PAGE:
The petition cites a 2003 article by Carl Markstrom and Perry Charley regarding Dine cultural attitudes toward uranium.

“In the Diné world view, uranium represents a parable of how to live in harmony with one’s environment. Uranium is seen as the antithesis of corn pollen, a central and sacred substance in Diné culture, which is used to bless the lives of Diné people. Dine Tradition says:

“The Dineh (the people) emerged from the third world into the fourth and present world and were given a choice. They were told to choose between two yellow powders. One was yellow dust from the rocks, and the other was corn pollen. The Dineh chose corn pollen, and the gods nodded in assent. They also issued a warning. Having chosen the corn pollen, the Navajo [people] were to leave the yellow dust in the ground. If it was ever removed, it would bring evil,” the article states.

Recent studies have found a strong association between living in proximity to uranium mines and negative health outcomes. The federally funded, community-based DiNEH Project – an ongoing population-based study – is examining the link between high rates of kidney disease among Navajos in Eastern Navajo Agency and exposure to uranium and other heavy metals from abandoned uranium mines. The study has found a statistically significant increase in the risk for kidney disease, diabetes, hypertension, and autoimmune disease in Diné living within a half mile of abandoned uranium mines, the petition states.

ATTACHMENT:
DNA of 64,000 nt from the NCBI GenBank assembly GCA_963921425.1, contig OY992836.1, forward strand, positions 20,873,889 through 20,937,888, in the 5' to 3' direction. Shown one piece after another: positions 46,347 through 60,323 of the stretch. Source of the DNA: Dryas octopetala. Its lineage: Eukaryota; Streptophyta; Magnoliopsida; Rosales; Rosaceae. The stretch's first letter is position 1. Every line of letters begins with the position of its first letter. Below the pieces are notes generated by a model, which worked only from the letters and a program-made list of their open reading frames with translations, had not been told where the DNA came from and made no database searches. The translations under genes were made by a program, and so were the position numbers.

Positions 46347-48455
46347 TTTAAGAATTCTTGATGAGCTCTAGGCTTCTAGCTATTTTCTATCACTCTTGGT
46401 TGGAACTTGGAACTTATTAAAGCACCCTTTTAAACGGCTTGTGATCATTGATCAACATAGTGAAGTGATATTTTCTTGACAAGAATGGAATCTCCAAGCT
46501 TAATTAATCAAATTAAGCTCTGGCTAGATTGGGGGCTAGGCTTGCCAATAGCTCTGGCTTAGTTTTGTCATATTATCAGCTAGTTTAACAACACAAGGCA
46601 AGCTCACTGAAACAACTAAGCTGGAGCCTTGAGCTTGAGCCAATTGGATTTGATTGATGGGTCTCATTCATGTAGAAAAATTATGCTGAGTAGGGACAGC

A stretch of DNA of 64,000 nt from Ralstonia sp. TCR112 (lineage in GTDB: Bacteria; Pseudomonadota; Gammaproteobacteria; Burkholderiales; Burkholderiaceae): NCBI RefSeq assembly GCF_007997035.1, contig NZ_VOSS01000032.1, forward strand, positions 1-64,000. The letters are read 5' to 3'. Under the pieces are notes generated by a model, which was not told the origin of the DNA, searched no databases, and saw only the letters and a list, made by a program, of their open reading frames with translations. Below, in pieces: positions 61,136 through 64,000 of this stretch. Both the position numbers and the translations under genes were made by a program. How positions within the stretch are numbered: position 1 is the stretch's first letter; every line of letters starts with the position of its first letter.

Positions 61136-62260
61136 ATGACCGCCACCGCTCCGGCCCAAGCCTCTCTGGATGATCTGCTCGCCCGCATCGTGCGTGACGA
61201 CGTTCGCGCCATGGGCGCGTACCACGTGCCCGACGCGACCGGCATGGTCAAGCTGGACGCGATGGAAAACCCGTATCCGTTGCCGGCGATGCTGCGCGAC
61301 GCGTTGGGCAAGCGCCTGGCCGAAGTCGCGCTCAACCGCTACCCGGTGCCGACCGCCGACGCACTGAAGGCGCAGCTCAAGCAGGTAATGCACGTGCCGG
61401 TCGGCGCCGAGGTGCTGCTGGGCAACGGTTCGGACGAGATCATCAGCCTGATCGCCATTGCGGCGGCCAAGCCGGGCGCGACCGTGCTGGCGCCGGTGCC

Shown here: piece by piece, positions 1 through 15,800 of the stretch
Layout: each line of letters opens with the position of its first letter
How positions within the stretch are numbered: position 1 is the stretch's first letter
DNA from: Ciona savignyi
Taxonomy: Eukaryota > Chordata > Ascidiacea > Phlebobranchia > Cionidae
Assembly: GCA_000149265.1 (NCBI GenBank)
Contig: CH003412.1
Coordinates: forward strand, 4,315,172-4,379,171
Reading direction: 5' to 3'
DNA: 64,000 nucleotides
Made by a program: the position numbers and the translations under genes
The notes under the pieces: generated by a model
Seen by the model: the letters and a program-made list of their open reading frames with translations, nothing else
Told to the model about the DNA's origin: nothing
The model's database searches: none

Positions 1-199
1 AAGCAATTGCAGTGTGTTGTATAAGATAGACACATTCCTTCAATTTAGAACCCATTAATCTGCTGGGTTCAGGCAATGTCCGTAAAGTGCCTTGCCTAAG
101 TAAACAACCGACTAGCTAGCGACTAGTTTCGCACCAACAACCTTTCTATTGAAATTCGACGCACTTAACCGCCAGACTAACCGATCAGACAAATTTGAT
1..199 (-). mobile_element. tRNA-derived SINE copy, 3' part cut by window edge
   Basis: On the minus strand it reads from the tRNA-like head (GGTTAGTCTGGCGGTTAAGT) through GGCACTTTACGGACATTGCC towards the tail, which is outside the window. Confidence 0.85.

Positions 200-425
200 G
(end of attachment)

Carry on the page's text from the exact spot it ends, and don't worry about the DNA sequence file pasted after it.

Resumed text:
Jantz alleges that the United States, by virtue of the authority exercised by the NRC, has failed to protect conditions that promote the petitioners’ right to health by ignoring the impacts of ongoing environmental contamination from past uranium mining and milling while continuing to license uranium mining projects which will lead to further contamination.

For example, on July 16, 1979, the tailings dam at the United Nuclear Corp. uranium mill in Churchrock broke and released 93 million gallons of radioactive liquid into the Rio Puerco, which runs through King’s land where his family’s cattle ranch is located. Radioactive waste in the bed and banks of the river has yet to be cleaned up.